Megan Vaniman

Claimant’s request for hearing on 10 year old denial is untimely.

Vaniman-Megan_160-x-222On October 26, 2006, SAIF issued a denial of claimant’s injury claim. The denial was mailed via certified mail and a person who identified himself as claimant signed for the denial. In June 2015, claimant requested hearing on the denial. Claimant testified that the address the denial was sent to was his address but denied signing for it. Claimant argued the statutory timeline for requesting the hearing did not start until he was made aware of the denial in June 2015. The Board first held the relevant time period for starting the statutory timeline is the date the denial is mailed, not the date claimant became aware of the denial. The Board next held, per ORS 656.319(1), there… Continue reading

Department of Labor increases penalties under LHWCA

Vaniman-Megan_160-x-222The Department of Labor issued an interim final rule increasing penalties assessed by the Office of Workers’ Compensation Programs under the LHWCA. The new rules increase penalties for: Failure to file first report of injury or filing a false statement or misrepresentation in first report increased from maximum of $11,000 to $22,587 Failure to report termination of payments increase from $110 to $275 Discrimination against employees who claim compensation increase from the current minimum of $1,100 to a minimum of $2,259 and increase from the current maximum of $5,500 to a maximum of $$1,293 A copy of the interim final rules can be found here. An interim final rule goes into effect as soon as it is published but… Continue reading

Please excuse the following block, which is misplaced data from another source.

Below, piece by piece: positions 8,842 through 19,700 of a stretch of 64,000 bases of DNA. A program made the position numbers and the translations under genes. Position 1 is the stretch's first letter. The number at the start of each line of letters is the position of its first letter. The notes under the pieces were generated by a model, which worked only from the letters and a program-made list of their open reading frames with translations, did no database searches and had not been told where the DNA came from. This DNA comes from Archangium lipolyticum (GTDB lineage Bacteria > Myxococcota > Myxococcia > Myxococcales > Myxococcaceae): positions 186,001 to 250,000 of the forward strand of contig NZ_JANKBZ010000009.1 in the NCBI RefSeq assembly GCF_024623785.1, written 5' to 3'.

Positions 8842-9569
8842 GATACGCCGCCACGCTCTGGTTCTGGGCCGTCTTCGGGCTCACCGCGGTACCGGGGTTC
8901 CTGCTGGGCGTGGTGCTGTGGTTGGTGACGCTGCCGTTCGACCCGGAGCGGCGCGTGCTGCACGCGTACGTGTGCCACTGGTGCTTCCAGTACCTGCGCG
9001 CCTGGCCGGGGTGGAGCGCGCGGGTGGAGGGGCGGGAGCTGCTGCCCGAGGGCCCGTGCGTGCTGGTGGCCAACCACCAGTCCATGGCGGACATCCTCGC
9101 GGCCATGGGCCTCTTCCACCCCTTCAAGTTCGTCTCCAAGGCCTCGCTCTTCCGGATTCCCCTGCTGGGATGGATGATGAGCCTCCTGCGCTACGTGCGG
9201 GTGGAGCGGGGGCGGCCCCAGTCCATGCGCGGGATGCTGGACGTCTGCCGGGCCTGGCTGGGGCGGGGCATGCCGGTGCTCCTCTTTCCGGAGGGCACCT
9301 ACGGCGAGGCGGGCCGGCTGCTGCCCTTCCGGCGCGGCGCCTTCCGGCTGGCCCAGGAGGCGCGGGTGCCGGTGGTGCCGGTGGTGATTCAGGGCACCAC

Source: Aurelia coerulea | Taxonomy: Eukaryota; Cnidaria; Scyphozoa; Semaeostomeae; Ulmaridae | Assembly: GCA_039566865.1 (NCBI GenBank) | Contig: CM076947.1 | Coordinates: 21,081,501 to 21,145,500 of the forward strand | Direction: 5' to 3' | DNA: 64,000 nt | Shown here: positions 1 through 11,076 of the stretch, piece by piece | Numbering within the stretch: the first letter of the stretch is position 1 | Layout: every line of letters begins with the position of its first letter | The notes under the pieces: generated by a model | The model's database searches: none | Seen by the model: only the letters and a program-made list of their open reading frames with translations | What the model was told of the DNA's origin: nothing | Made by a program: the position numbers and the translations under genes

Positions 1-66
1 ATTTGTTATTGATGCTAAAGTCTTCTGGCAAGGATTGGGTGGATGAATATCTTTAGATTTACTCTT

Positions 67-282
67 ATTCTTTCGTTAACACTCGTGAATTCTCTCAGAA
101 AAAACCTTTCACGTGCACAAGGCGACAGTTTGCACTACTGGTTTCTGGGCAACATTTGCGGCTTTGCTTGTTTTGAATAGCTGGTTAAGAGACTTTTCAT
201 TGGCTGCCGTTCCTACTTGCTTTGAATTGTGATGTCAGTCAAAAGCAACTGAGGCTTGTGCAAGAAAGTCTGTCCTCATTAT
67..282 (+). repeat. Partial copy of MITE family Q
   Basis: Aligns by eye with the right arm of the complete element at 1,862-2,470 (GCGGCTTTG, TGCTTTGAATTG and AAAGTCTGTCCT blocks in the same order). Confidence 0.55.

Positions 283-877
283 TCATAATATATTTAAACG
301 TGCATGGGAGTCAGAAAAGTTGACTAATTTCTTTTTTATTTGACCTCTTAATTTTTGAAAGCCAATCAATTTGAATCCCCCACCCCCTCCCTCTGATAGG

Pohrman Lives On

Vaniman-Megan_160-x-222U.S. Bank v. Pohrman, 272 Or App 31 (2015), the Court of Appeals case that determined an injury suffered while an employee is on break can be compensable, lives on in recent Board cases. In Angelina Cox, 68 Van Natta 792, the employer required all employees to take two paid 15-minute rest breaks during the work day. Employees could do what they wished during these breaks. Claimant often took walks during her break. On the day of her injury as she returned from a walk, she slipped and fell at the entrance to the building her employer rented space. Employer argued the going and coming rule applied. Under the going and coming rule, an injury is generally not compensable if… Continue reading

NLRB rules it’s your right to be unhappy at work

Vaniman-Megan_160-x-222Want to be unhappy at work? Now grumpy employees have the law on their side. The Communications Workers of America Local 7011 Union challenged T-Mobile’s employee handbook clause requiring employees to “maintain positive work environment by communicating in a manner that is conducive to effective working relationships…” Federal law gives employees the right to form, join, or assist a union. The Union argued the phrases “maintain a positive work environment” and “communicating in a manner that is conducive to effective working relationships…” was ambiguous and vague and could reasonably chill employees exercise of their right to form a union. The National Labor Board agreed. The Board held the rule could be construed to restrict potentially controversial or… Continue reading

SBH 2016 Race for Justice Sponsor

Vaniman-Megan_160-x-222SBH is a proud sponsor of the 2016 Race for Justice. The Race for Justice, now in its 16th year, helps raise funds for the St. Andrew Legal Clinic (SALC). SALC is a non-profit law firm that provides low-cost legal services to families in crisis. SALC is committed to providing security for children, support to women in crisis, and access to justice for the working poor. Though SALC is a serious cause, the Race for Justice is a fun way to support the families who look to SALC for support and advocacy. This 5k race is enjoyed by competitive runners and leisurely walkers. Families often participate together and young children have the opportunity to get… Continue reading

New Bill Alters Timeline for Initial Time Loss Payment